Flyers

Flyers

NEWARK, N.J. — When the Flyers placed Sean Couturier on injured reserve Feb. 5, general manager Ron Hextall had a few options trying to replace a major part of his team.

With cap space and an extra spot, Hextall would fill the position regardless, but it depended on the role he and head coach Dave Hakstol envisioned for said replacement.

The Flyers had a couple of extra forwards at the time, with Sam Gagner and Jordan Weal routinely sitting in the press box. Hextall could have opted to bring up a veteran such as Colin McDonald or Chris Conner to sit while Gagner or Weal cracked the lineup.

Instead, he decided to give 22-year-old Nick Cousins an opportunity.

"Nick's done a good job. He really has," Hextall said before the Flyers' 6-3 win over the New Jersey Devils on Tuesday night at the Prudential Center (see game story).

"Seeing him his first year in Glens Falls, there to now, it's night and day. Two and a half years, he's really improved and he's improved because he works.

"He works hard every day, every game. He's a tenacious player."

Cousins on Tuesday night found himself playing between Jakub Voracek and R.J. Umberger, as Hakstol changed up his lines in a move to spark his sluggish offense (see story).

 

The line changes worked and Cousins potted his second career goal — his first career game-winning goal — in the third period against the Devils.

"The more you play, the better you feel," he said. "Every shift, especially early on in the game, you get your legs underneath you and you get a little bit of confidence."

Despite being on the second line against New Jersey, Cousins played just 10:37 and did take a holding penalty in the final period, too. But the Flyers were shorthanded seven times, including for five minutes in the first, so special teams were a big part of the game. Still, Cousins has done an adequate job filling in on the second line. Couturier's absence has been highly advertised as a big blow, but Cousins has been productive since coming up.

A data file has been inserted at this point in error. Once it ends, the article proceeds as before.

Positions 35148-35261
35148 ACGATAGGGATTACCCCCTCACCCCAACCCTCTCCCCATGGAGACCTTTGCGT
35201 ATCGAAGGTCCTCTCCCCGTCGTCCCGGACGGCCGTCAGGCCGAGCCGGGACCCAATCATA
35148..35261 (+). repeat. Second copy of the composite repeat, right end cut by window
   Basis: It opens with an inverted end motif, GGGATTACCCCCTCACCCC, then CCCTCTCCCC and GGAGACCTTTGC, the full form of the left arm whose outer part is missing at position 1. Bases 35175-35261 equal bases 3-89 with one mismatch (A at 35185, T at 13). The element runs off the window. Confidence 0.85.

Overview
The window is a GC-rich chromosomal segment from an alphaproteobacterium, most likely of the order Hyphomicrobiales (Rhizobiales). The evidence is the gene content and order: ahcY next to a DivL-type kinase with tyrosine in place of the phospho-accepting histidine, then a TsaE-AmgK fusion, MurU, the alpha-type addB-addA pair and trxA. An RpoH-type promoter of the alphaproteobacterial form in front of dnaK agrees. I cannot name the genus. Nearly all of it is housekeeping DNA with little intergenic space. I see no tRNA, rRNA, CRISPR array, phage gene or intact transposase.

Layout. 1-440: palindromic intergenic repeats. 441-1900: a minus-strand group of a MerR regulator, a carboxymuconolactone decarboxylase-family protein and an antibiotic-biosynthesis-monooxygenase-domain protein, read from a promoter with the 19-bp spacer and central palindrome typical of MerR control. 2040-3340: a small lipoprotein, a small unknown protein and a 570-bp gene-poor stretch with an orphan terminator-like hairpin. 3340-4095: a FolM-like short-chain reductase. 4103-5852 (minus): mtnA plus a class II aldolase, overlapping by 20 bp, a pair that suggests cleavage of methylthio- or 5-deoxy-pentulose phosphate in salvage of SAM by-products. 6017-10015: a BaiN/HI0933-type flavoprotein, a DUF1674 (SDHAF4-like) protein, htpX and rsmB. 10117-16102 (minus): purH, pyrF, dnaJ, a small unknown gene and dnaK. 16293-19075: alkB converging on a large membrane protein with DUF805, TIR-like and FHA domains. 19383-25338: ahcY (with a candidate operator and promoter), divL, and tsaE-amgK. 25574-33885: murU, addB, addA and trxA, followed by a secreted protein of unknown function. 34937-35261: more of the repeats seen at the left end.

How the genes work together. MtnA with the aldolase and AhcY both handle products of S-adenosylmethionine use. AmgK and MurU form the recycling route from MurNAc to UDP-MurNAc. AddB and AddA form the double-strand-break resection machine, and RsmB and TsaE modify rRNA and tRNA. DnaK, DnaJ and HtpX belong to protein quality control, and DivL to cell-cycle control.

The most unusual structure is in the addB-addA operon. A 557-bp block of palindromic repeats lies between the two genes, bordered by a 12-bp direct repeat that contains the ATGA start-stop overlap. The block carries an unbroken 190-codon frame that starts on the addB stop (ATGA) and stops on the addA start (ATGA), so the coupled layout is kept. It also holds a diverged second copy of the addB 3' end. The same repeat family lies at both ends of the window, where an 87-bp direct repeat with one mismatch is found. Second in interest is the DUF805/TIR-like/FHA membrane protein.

"He's done a good job," Hakstol said. "Obviously, he had a penalty [Tuesday], but he's been a reliable two-way player. I think he's really concentrated on being reliable.

"I think he's concentrated on taking care of pucks. In the offensive zone, he's played with confidence with the puck at the right time and that's a positive for him."

Before his Feb. 5 call-up — his second of the season — Cousins had been a point-per-game player — 38 points in 38 games — with the Phantoms and made his first AHL All-Star Game.

In his first time around this season with the Flyers, he centered the fourth line for four games. This also isn't his first time playing in an orange and black jersey.

Last season, Cousins got the call when Umberger went down with a season-ending injury and played the final 11 games. He didn't register any points but finished a plus-1. A 2011 third-round draft pick, he led the Phantoms last season with 56 points. He was leading Lehigh Valley this season when he came up — and still is.

While the production is welcomed, Cousins doesn't want to be known as an offensive player.

"I think early on in my career," he said, "everyone really labeled me as a one-dimensional player — all offense but can't play defense. Battling for the puck.

"So I took that as motivation and I worked on that part of my game. It's come a long way, still not where I want it to be. I want to be reliable on the ice, all three zones."

At the AHL level, Cousins' role was much larger than it is with the Flyers. He was asked to put up points and he did. Up here, he's being asked to be responsible. No one is expecting him to replace Couturier's production or defensive prowess, but he's been given an opportunity playing with mostly Brayden Schenn on the second line. Cousins' mentality of trying to become a better two-way player has been noticed.

 

"He's a skilled player," Hextall said. "He's got to produce and I'm talking mostly at the minor-league level, he's got to produce and he has.

"And his 200-foot game has come a long ways. He's the type of kid that probably had the puck his whole life until he turned pro and all of sudden you turn pro and it's, 'Whoa.'"

Hextall recalled Cousins' first full year with the Phantoms, when they were in Glens Falls, New York. Cousins had 29 points in 74 games and was a minus-9 in his first pro year.

"I know that first year in Glens Falls," Hextall said, "he was shocked by the level of play and his production and all that, but give him credit. He worked his tail off."

When Couturier returns, Cousins was expected to return to the Phantoms, but he may now stay since Weal is out at least three weeks with an upper-body injury (see story).

Schenn said before Tuesday's game he didn't know a lot about Cousins before his call-up, but playing 10 games together on the same line allowed him to learn how he plays.

"He's been good. Really good," Schenn said. "He's smart, he's not afraid to get in the opposition's face and play that aggravating style of hockey.

"He's a small guy but highly skilled and always in the right position. He's playing well. Hopefully he continues to. We need him to play well right now.

"He's played some good minutes. We need him to keep playing his game."